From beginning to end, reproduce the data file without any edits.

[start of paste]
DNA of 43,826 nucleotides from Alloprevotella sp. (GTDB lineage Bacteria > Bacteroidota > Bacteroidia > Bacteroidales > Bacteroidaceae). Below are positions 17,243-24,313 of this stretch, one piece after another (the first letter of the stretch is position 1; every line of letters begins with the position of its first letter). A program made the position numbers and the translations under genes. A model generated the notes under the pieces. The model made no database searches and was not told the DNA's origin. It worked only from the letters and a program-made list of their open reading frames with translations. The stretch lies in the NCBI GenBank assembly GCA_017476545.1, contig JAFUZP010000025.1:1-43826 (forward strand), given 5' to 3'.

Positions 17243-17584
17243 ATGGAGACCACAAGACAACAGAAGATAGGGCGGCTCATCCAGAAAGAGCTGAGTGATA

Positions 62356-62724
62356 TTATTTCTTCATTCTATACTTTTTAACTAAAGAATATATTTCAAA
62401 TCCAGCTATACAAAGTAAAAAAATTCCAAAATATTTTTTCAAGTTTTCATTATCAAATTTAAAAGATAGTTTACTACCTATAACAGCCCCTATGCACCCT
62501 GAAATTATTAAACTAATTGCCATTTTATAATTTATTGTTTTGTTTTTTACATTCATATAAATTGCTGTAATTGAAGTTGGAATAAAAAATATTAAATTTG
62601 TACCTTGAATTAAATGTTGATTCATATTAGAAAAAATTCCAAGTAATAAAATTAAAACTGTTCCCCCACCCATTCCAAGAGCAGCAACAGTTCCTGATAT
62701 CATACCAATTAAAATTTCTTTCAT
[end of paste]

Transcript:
DNA of 43,826 nucleotides from Alloprevotella sp. (GTDB lineage Bacteria > Bacteroidota > Bacteroidia > Bacteroidales > Bacteroidaceae). Below are positions 17,243-24,313 of this stretch, one piece after another (the first letter of the stretch is position 1; every line of letters begins with the position of its first letter). A program made the position numbers and the translations under genes. A model generated the notes under the pieces. The model made no database searches and was not told the DNA's origin. It worked only from the letters and a program-made list of their open reading frames with translations. The stretch lies in the NCBI GenBank assembly GCA_017476545.1, contig JAFUZP010000025.1:1-43826 (forward strand), given 5' to 3'.

Positions 17243-17584
17243 ATGGAGACCACAAGACAACAGAAGATAGGGCGGCTCATCCAGAAAGAGCTGAGTGATA

Positions 62356-62724
62356 TTATTTCTTCATTCTATACTTTTTAACTAAAGAATATATTTCAAA
62401 TCCAGCTATACAAAGTAAAAAAATTCCAAAATATTTTTTCAAGTTTTCATTATCAAATTTAAAAGATAGTTTACTACCTATAACAGCCCCTATGCACCCT
62501 GAAATTATTAAACTAATTGCCATTTTATAATTTATTGTTTTGTTTTTTACATTCATATAAATTGCTGTAATTGAAGTTGGAATAAAAAATATTAAATTTG
62601 TACCTTGAATTAAATGTTGATTCATATTAGAAAAAATTCCAAGTAATAAAATTAAAACTGTTCCCCCACCCATTCCAAGAGCAGCAACAGTTCCTGATAT
62701 CATACCAATTAAAATTTCTTTCAT